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Sports Then and Now

Five Reasons Why the New York Yankees Will Not Make the Playoffs in 2011 8

Posted on June 28, 2011 by Mike Pesesky

Derek Jeter has struggled with injuries and inconsistency so far this season for the Yankees.

At the risk of sounding like a New York Mets homer and an unabashed hater of the New York Yankees, I must tell you, that I am a New York Mets homer and an unabashed hater of the New York Yankees. I know, my subtlety and boldness is overwhelming, but all jokes aside, there are a multitude of reasons why the 2011 installment of the Yankees will miss the playoffs altogether, despite the fact they currently sit atop the American League East division. So, my heartfelt apologies, Mr. Bloomberg, but there will be no American League East championship, no wildcard, nothing, just the stench of another failed run at a World Series crown, for a team whose success is unequivocally defined by championship rings, not playoff berths.

Red Sox Nation
Despite a recent four-game losing streak, the Sox have a record of 20-10 over their last 30 games. Stop right here. I already know that you’re going to rebut my point with the fact that the Yankees are also 20-10 over their last 30 ball games. You see, records can be deceiving, much like the looks of that blonde you chatted up at the club over the weekend after you enjoyed a few beers. During this stretch, the Sox took two of three from Cleveland, three of four from Detroit, and they ripped off a nine-game winning streak, including a sweep of the Yankees in the Bronx. Boston also impressively won series versus Tampa Bay and Milwaukee. All told, that is five series wins against five of the top ten teams in the league in terms of overall record. Sure, the Yankees did take three of four from Cleveland and swept a Texas Rangers squad who sits atop the AL West. Let’s be honest though, The Rangers pitching staff has the consistency of bleu cheese crumbles.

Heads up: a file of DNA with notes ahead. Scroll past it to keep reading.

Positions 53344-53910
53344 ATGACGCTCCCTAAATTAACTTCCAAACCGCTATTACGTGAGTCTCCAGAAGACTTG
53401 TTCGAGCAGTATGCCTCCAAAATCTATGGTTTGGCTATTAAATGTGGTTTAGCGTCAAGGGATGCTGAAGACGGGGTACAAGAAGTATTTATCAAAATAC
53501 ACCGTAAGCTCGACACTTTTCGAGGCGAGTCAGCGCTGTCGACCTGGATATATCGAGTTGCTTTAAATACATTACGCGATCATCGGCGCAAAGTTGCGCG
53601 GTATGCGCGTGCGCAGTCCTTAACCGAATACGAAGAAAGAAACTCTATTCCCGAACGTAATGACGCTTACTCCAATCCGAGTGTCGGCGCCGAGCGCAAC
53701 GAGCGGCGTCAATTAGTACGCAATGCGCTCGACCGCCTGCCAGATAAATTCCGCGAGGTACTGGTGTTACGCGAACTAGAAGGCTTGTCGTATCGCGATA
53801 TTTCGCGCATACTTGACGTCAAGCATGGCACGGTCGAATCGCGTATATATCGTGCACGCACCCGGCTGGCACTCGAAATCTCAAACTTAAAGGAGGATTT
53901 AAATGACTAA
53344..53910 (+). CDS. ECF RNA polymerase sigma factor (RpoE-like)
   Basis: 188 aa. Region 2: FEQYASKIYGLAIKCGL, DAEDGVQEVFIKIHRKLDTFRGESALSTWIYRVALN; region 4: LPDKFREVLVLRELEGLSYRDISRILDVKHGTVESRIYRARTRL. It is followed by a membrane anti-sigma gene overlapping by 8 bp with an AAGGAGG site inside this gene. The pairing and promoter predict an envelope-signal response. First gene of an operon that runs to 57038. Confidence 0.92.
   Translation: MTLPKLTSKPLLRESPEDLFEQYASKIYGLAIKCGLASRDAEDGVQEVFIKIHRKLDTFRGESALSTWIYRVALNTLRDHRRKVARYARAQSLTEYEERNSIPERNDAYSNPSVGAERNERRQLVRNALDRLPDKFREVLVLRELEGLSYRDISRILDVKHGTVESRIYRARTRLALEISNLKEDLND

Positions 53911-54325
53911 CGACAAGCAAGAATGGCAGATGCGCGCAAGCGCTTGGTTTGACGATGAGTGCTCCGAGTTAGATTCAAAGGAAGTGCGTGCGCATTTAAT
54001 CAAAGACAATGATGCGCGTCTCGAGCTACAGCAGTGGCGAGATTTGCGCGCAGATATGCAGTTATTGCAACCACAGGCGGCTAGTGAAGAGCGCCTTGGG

Oh, did I mention the Red Sox own an 8-1 record against the Yankees in 2011? The Sox have outscored the Yanks 60-37 in the nine games this year and have swept them twice in the Bronx. With nine games remaining between the two teams, it is hard for me to envision the Yankees enjoying any success against a team that has dominated them in every facet of the game.

Stingray Alert

Not convinced the nine matchups against Boston over the final 86 games should be cause for concern? Fine, how about 16 more games against the pesky and very dangerous Tampa Bay Rays? The Yankees will close out the first half of the season with four games versus Tampa in the Bronx and will also face the upstart Rays in five of the last eight games of the season.

The Rays, fueled by consistent pitching, have benefited greatly from the impressive numbers put up by James Shields, who is once again living up to the “Big Game” moniker he was noted for in the Rays 2008 AL pennant run. Thus far in 2011, Shields has outpitched David Price, posting an impressive 8-4 record with a staggeringly low ERA of 2.29.

Speaking of impressive, it would be an egregious oversight if I overlooked what Evan Longoria did to the Houston Astros over the weekend. Longo was a beast at the plate, posting a .571 average with 3 HR’s and 10 RBI. If Longoria can continue to rake and post numbers like he did in Houston, the Rays offense will become one of the most balanced attacks in the American League.

Nobody could have envisioned the Rays sitting two games back in the AL East, especially after their abysmal start to the 2011 campaign. They are a young, hungry and well-managed team, and they have the best road record in the league at 26-16. Read the rest of this entry →

MLB Mid Season Report Card: Part 4 – AL East 2

Posted on July 16, 2010 by Don Spieles

New York Yankees (56-32): A+

What can you say about the Yankees? They have the best record in all of baseball and look pretty much unstoppable. They are, as usual, chock full of stars – Mark Teixeira, Alex Rodriguez, Derek Jeeter, Robinson Cano, and Curtis Granderson have combined for 62 home runs and 255 RBI. The teams on-base percentage is an AL best .353.

New York Yankees players Alex Rodriguez (2nd L), Nick Swisher (33), Andy Pettitte and C.C. Sabathia (R) wear black armbands in honor of Yankees principal owner George Steinbrenner during a tribute before Major League Baseball's All-Star Game in Anaheim, California July 13, 2010. REUTERS/Alex Gallardo  (UNITED STATES - Tags: SPORT BASEBALL)

The Yankee Machine has been further galvanized with the passing of its owner, George Steinbrenner.